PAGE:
Our youngest daughter came to stay with us for a few days over Christmas. One of the first things she did was get on my computer to she could browse my Facebook account. “I have to check your Facebook to get a good laugh, Mom,” she explained.

Since I only get on Facebook to check up on my kids and grandkids and to post an article now and then, my daughter knows the ins and outs of my home page better than I do.

Apparently I have some friends who post hilarious things. I agree. I think I’ve “un-friended” anything that is offensive to me and I probably “like” things that lift my spirit. As a result, my home page is filled with funny animal videos, fitness posts, goofy grandkid sayings, amazing vistas and musical talent that cannot be surpassed. No wonder my daughter has to come and check out my Facebook page.

In recent months, I’ve read or heard a lot about social media “fasts” or unplugging to unwind or finding freedom from the fake by unplugging. I even stumbled upon a teenager giving a Ted talk about her social media fast. https://www.youtube.com/watch?v=gM3KIvZO5oU.

Then I found another online article giving eight great reasons to “break up” with social media: https://www.lifehack.org/318316/8-things-that-will-happen-you-break-with-social-media.

Here’s a quick review. The article says you will be happier, more productive, more innovative, smarter and wiser. You will experience more beauty in the world and in relationships; and your future self will be grateful you did this. Well, what’s to lose?

I tried it for a couple of weeks and this is what I experienced.

I learned that I don’t know how to use social media — except an occasional glance through Facebook. I believe my high school students use Instagram, Snapchat, Twitter, Tumblr and other forms of social media that I don’t know anything about; so, I don’t use them.

I had no desire to get onto Facebook until I decided to stop using it for two weeks.

I got e-mail notices that my children decided to do grandkid posts on Facebook during those two weeks; when they hadn’t posted in weeks ... but I didn’t cheat and look. I decided to wait.

I didn’t save or gain any time for myself, since I didn’t write any articles so I didn’t have a need to get online and post anything.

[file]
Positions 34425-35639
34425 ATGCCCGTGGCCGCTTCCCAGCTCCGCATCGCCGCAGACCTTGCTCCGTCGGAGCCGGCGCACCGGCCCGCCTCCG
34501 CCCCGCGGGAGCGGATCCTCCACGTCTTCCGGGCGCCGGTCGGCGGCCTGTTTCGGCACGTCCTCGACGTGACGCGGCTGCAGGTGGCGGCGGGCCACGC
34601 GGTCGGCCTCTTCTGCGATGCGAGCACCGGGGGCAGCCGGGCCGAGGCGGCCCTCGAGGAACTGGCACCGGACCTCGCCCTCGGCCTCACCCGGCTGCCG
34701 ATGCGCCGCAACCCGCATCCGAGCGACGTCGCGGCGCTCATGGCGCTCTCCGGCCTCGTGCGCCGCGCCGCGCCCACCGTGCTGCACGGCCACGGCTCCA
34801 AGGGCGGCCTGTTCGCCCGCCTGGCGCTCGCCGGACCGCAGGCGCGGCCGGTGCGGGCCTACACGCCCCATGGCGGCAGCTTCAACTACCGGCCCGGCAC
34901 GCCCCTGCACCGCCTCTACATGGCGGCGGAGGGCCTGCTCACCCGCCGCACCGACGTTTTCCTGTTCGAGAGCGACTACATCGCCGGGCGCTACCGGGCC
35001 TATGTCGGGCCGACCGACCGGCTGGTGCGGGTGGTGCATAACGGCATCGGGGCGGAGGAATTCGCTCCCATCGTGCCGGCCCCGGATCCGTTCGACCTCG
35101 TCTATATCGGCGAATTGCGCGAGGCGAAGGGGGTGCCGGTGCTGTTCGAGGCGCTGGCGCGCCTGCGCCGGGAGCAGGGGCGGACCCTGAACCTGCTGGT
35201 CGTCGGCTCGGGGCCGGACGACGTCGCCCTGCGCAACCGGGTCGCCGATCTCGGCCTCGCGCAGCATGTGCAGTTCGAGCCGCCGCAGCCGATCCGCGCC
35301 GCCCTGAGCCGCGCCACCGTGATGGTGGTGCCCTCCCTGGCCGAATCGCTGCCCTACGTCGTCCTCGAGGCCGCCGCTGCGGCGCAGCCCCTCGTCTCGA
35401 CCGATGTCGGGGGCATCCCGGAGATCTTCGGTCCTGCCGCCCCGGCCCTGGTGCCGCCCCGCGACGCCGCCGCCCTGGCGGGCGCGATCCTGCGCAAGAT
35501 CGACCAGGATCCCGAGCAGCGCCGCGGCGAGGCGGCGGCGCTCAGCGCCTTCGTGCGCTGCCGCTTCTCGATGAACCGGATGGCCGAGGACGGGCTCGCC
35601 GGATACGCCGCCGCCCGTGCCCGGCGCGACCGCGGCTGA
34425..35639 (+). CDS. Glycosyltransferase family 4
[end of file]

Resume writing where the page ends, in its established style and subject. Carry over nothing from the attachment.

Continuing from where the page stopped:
I kind of missed my funny “friends.” I’m sure I wouldn’t have missed anything had I not been thinking about what I was missing.

I continued to find beauty and gratitude in my life every day.

I still enjoyed phone calls with family and friends. I didn’t consider phone calls to be social media.

I still had no desire to learn about other forms of social media.

But I could hardly wait to get back onto Facebook and look at the new pictures of my grandkids.

That is the rundown of the eight or nine epiphanies I gained from my social media fast.

In other words, I learned that I am lucky to have wonderful friends and family that post fun and uplifting things on social media for me and others to enjoy.

Not everyone is so lucky.

I think of the high school students I teach that can be devastated over a post or snap. They sometimes lose sleep, or confidence or joy by spending hours on their devices deeply absorbing what others say and display.

After observing some of the negative effects of indulging in social media, I’ve taught students and grandkids that they need to stick to a few rules to use social media effectively.

Set a reasonable social media time limit and stick to it.

Choose your “friends” wisely by viewing only those things that make you feel good about yourself.

Be civil and appropriate in your own posts, remembering your Mom might read them.

If you ever feel like posting something anonymously, don’t do it. You will regret it later if you do; and you can’t undo something that has already been posted.

If you view something online that makes you feel bad, pay attention to that feeling. Decide to log off and put your attention on something more productive or beautiful.

I guess I am lucky that I was born a generation too early to be fully engaged in social media. I deeply appreciate the truly wonderful people in my life that work to keep their media profiles uplifting and helpful. I think it’s time to spend my allotted 20 minutes looking at my “friends’” funny and beautiful posts. They can always lift my spirits.

Jennifer Sant is a Utah high school teacher, energy wellness coach mother of five and currently grandmother of nine. Contact her at jennifersant801@gmail.com.